THREE different stories on our front page today might cause readers to raise an eyebrow at our new government.
Let us start with a familiar face, that of Jerome Fitzgerald, who was Education Minister under the previous PLP government and who was the centre of controversy as that administration’s time wore on.
Having started out shaking hands with Peter Nygard along with other PLP ministers at a gathering at Mr Nygard’s home, Mr Fitzgerald attracted criticism for several other incidents during his time in office, including his handling of an oil spill in the Marathon area, and claiming he found emails belonging to an activist group in his political garbage can and tabling them in Parliament – which led to him being immortalised in song by musician KB.
The series of emails revealed by The Tribune in which Mr Fitzgerald lobbied Baha Mar owner Sarkis Izmirlian for brokerage, trucking and limousine contracts and asking Mr Izmirlian for his “personal intervention” also caught the headlines.
Asked yesterday about Mr Fitzgerald’s newly confirmed role as a policy advisor in the Office of the Prime Minister, Prime Minister Philip “Brave” Davis shrugged off any worries, saying there was “no harm, no foul” in relation to Baha Mar.
The harm, critics suggest, is that he breached the Manual of Cabinet and Ministry Procedure, which states that a minister “must not solicit or accept any benefits, advantage or promise of future advantage whether for himself, his immediate family or any business concern or trust with which he is associated from persons who are in, or seek to be in, any contractual or special relationship with the government.”
But according to Mr Davis, no harm, no foul. He might wish to address whether he thinks it is fine for his new ministers to act in the same way, or whether he would consider that a breach of procedures – but he chose not to do so on this occasion.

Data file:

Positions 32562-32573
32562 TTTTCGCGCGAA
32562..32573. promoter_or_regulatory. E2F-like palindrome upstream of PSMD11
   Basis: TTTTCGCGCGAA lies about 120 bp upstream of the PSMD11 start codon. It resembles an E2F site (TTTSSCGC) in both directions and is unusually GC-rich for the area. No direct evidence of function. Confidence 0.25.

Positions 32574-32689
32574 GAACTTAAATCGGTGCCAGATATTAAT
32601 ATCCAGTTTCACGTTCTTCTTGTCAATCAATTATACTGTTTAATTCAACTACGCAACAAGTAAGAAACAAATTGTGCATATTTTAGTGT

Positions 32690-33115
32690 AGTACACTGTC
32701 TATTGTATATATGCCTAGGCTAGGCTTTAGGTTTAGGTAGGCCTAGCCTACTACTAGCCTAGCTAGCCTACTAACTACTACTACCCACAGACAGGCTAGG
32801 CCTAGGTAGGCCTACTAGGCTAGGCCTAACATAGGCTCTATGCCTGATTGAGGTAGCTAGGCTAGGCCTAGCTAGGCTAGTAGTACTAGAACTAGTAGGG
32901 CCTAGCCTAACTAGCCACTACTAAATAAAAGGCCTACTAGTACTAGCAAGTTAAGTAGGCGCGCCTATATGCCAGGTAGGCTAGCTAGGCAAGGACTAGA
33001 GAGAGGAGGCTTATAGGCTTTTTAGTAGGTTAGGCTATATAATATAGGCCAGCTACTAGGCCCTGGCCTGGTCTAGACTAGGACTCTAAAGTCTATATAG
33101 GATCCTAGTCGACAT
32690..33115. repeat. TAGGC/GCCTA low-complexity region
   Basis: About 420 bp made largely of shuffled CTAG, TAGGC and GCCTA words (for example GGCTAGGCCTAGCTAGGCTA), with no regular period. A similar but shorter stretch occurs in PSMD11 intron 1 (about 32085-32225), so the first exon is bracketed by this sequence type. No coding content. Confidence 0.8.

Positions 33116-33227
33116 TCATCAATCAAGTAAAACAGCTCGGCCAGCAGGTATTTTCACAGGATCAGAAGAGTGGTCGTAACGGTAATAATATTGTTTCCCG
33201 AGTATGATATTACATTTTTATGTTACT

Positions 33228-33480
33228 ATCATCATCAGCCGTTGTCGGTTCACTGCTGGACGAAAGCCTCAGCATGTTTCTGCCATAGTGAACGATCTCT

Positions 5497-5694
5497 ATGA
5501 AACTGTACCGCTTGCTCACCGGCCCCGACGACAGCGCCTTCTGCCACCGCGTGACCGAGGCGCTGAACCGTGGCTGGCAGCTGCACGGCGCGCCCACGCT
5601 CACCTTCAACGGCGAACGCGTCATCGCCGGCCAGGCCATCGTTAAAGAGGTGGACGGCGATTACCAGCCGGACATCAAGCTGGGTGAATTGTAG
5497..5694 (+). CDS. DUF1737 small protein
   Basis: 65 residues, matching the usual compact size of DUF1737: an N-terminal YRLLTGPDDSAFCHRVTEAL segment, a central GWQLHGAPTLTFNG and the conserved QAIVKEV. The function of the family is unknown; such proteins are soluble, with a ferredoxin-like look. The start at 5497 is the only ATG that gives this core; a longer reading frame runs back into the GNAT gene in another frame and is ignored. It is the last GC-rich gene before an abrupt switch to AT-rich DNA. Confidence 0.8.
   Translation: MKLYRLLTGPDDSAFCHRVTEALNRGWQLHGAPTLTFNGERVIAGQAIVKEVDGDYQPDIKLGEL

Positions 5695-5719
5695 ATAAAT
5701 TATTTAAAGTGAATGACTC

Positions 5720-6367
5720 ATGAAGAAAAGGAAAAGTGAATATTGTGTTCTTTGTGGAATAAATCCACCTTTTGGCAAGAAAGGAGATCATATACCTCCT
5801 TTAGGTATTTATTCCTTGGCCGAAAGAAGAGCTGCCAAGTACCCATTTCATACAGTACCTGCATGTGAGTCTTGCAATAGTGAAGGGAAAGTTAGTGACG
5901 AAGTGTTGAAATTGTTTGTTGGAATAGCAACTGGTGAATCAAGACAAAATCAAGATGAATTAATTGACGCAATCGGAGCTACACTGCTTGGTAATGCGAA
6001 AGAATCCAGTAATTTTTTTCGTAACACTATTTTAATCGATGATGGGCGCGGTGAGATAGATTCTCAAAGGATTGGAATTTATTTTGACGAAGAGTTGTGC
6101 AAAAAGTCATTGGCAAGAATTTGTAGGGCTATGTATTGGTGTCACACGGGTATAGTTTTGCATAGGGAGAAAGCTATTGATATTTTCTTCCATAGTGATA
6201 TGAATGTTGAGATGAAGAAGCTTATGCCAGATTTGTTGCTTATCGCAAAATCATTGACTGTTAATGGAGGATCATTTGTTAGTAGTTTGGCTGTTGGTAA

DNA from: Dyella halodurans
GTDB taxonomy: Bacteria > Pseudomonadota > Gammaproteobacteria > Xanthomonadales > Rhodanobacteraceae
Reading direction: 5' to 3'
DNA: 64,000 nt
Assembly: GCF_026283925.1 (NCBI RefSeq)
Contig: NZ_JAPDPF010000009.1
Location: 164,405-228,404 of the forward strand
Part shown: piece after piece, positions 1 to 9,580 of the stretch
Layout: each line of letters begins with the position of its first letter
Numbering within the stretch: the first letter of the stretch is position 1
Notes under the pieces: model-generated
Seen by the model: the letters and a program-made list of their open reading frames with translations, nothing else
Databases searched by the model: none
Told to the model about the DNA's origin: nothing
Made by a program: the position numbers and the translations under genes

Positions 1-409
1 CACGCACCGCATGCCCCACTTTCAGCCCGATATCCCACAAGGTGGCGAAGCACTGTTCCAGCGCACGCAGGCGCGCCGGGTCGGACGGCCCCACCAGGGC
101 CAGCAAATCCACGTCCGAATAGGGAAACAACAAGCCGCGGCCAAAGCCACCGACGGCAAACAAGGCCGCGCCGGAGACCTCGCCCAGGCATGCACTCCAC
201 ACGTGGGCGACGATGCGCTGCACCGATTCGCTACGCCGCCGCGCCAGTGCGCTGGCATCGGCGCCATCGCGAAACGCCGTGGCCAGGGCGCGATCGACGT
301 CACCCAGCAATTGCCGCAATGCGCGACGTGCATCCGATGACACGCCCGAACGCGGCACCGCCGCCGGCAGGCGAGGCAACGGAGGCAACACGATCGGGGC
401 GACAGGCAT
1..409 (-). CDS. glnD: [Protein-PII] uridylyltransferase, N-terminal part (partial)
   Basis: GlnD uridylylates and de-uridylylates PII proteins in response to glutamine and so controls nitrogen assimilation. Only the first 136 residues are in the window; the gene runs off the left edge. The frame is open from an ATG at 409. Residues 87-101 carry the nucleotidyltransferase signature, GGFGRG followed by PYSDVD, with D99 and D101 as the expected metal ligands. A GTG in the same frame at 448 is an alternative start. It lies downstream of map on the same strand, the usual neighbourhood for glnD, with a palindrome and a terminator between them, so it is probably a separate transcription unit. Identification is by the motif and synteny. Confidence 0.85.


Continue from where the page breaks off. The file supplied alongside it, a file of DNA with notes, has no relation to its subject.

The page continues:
Next up, Mr Davis is vouching for the good character of Adrian Fox, who has agreed to plead guilty in a US court to operating a vessel in US waters “in a grossly negligent manner”. Mr Fox’s plea deal has seen the US authorities omit all mention of the human smuggling offences with which he was initially charged.
Asked about his letter of support, sent in August before the election, Mr Davis says he has “no regrets”. He calls Mr Fox “an exemplary citizen” in the letter.
And lastly there is the continuing story of the Corrections Commissioner, Charles Murphy, being put on leave, with his lawyer calling the move “foul and inappropriate” and questioning the role of National Security Minister Wayne Munroe over his role in a 2019 lawsuit that sought to quash Mr Murphy’s appointment as commissioner. Mr Munroe says he is not biased, but Mr Murphy’s lawyer says he should have recused himself from decision-making in this matter.
The PLP arrived in office after a campaign that promised “A New Day”.
Does this really seem like a new PLP or does it seem very familiar to the one voted soundly out of office under Perry Christie’s leadership?
Love The Punch or hate it, Ivan Johnson was a force in The Bahamas.
He founded the tabloid newspaper – but long before that he was a reporter at The Tribune, serving as the chief reporter up to the 1977 General Election.
The list of politicians he clashed with is long, including Prime Minister Sir Lynden Pindling.
Beyond that, he was also the first and only Bahamian to play professional cricket at the first-class level.
He was a notable figure in the political landscape of The Bahamas – and now he has died, having suffered a heart attack yesterday. His absence will be felt, and we hope that he rests in peace.